These past few months I’ve been researching the professional concept of “feedback”.

It’s lead me down a magical eye opening pathway.

I now see that feedback is an all encompassing force of life. Our bodies, the universe, birth, death, relationships, and everything in between.

It’s all Feedback.

I’m starting to think that even Time itself is another form of feedback.

One term that runs down the middle of feedback going wrong is “switching tracks”.

John and Jenny and the Flowers

John buys Jenny flowers on his way home from work. Jenny takes the flowers, looks disappointed, and after a moment she gives John some advice. *1

Jenny: “Try not to take this the wrong way. If we’re going to be married for the next 30yrs then I need you to know. I don’t like flowers.” *2

John: “Ok, um. Can I also just say that it would have been at least nice if you had thanked me first for the gesture.” *3

Jenny: “I already told you I don’t like flowers. Remember?” *4

John: “Oh yeh. I think I can recall that. But all the same. It’s a gift. Does it really matter what it is? You would still thank me right?” *5

We are now at 5 exchanges. Things are heated.

Here’s how it ends.

“John. How do you expect someone to thank you for something they specifically told you they don’t want?”

“Jenny. Here’s a better question. How do you take a gift and turn it into an argument?”

What happened?

John is switching tracks.

Types of Feedback

It is said that in all communication there are only 3 types of Feedback.

  1. Appreciation. “Thank you…”
  2. Coaching. “Great! Here’s an alternative way of doing things…”
  3. Evaluation. “This is where we stand…”

To some extent I agree with this. The categories themselves are perhaps not so important. What is significant is the shared understanding.

“What sort of feedback am I expecting from you now?”


In my reading through Feedback text I’ve stumbled upon an endless stream of terms.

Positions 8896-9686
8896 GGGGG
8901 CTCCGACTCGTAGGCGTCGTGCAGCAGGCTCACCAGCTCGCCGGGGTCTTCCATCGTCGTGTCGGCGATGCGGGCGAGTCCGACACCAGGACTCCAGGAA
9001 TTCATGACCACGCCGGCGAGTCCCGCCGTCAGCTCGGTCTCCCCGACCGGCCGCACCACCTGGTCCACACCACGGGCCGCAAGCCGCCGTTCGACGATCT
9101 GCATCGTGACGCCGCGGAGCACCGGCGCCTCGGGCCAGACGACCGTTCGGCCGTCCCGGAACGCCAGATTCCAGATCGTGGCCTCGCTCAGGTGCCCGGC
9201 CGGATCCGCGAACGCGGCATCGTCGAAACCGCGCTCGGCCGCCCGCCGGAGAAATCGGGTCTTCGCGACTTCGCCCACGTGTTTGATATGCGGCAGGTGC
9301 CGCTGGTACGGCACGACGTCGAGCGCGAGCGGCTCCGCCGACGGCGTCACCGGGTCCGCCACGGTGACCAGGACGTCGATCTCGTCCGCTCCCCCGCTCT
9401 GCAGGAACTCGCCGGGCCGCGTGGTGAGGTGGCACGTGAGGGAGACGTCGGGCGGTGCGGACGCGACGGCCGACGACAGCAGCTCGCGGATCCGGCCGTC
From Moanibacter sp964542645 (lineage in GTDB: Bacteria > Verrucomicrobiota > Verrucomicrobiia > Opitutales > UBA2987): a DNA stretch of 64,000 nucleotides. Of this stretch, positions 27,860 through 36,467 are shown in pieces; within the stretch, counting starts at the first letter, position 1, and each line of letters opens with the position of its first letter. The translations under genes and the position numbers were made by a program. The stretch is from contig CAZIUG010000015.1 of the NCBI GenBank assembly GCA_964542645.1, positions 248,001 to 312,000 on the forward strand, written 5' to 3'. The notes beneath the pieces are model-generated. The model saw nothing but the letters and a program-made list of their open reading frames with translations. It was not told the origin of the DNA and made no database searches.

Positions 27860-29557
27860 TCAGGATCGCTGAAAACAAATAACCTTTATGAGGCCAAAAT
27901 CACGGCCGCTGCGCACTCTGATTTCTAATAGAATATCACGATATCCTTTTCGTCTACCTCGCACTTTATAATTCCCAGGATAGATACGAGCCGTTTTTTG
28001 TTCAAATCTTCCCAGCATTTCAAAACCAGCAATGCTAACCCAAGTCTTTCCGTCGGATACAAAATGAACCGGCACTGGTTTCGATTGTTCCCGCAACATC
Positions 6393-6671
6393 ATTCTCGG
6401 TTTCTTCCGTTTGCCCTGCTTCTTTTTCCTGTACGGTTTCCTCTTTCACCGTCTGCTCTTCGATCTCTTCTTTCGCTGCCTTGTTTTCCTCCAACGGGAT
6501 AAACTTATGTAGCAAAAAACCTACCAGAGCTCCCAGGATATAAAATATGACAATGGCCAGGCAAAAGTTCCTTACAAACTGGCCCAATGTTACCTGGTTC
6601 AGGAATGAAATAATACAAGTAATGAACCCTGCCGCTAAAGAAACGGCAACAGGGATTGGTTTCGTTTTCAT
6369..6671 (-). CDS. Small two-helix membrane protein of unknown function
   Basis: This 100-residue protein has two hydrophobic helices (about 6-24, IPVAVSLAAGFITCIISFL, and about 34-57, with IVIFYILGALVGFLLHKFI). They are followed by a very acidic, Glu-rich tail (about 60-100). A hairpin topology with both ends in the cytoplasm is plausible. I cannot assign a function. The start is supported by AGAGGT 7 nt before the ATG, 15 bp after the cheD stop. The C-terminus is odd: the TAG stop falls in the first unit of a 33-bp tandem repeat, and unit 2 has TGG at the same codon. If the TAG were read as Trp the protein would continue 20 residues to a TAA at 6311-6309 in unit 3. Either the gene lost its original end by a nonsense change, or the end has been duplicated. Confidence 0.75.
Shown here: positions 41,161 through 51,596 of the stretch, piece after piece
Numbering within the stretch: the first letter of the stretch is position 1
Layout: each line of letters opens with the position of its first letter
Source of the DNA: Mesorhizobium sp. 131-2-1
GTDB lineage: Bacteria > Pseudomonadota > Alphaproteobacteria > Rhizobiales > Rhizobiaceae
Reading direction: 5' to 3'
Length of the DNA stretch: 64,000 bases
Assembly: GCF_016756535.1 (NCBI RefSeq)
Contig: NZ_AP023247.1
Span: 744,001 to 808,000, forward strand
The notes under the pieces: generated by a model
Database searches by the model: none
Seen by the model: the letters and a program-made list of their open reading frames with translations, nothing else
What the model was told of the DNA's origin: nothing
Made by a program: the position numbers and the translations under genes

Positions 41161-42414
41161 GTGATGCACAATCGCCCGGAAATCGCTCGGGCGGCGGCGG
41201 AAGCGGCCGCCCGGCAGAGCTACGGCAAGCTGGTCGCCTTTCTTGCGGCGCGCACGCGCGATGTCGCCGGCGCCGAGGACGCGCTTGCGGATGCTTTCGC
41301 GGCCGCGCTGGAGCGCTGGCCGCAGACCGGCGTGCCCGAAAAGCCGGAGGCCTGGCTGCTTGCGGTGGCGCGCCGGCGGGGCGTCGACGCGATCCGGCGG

Blindspots, Bias, Triggers, Data, Projection, Duality, Perception, Objectivity, Intention, Character, Situation, Consistency, Consulting, Ecology, Agreement, Intimacy, Singularity, Acceptance, Boundaries, Static growth, Modelling, Anatomy, Direction and Tracks.

In the above example with John and Jenny things get complicated for a reason.

John started out with Appreciation (flowers) and ended with Coaching (advice). This switch presents a significant issue.

Research has shown that people struggle when they are required to switch tracks. More often than not, people attach themselves to the track upon which they choose and they don’t realise that perhaps they have deveated from tracks of others.

Handling feedback is hard work!

Despite how simple this mistake is, it’s a surprisingly common one, and it can lead to some pretty destructive moments if not handled carefully.

I’ve found that forming a social contract upfront helps.

“Hi Jenny, I bought you these flowers. I hope you like them? No. Oh. Ok. Sorry. Next time I’ll buy you something different. You’re amazing…”

One track. No switching. Get in alignment.

If it’s Appreciation you want to express, don’t slip into Coaching, even if your appreciation falls flat on its face.

When was the last time you found yourself switching tracks?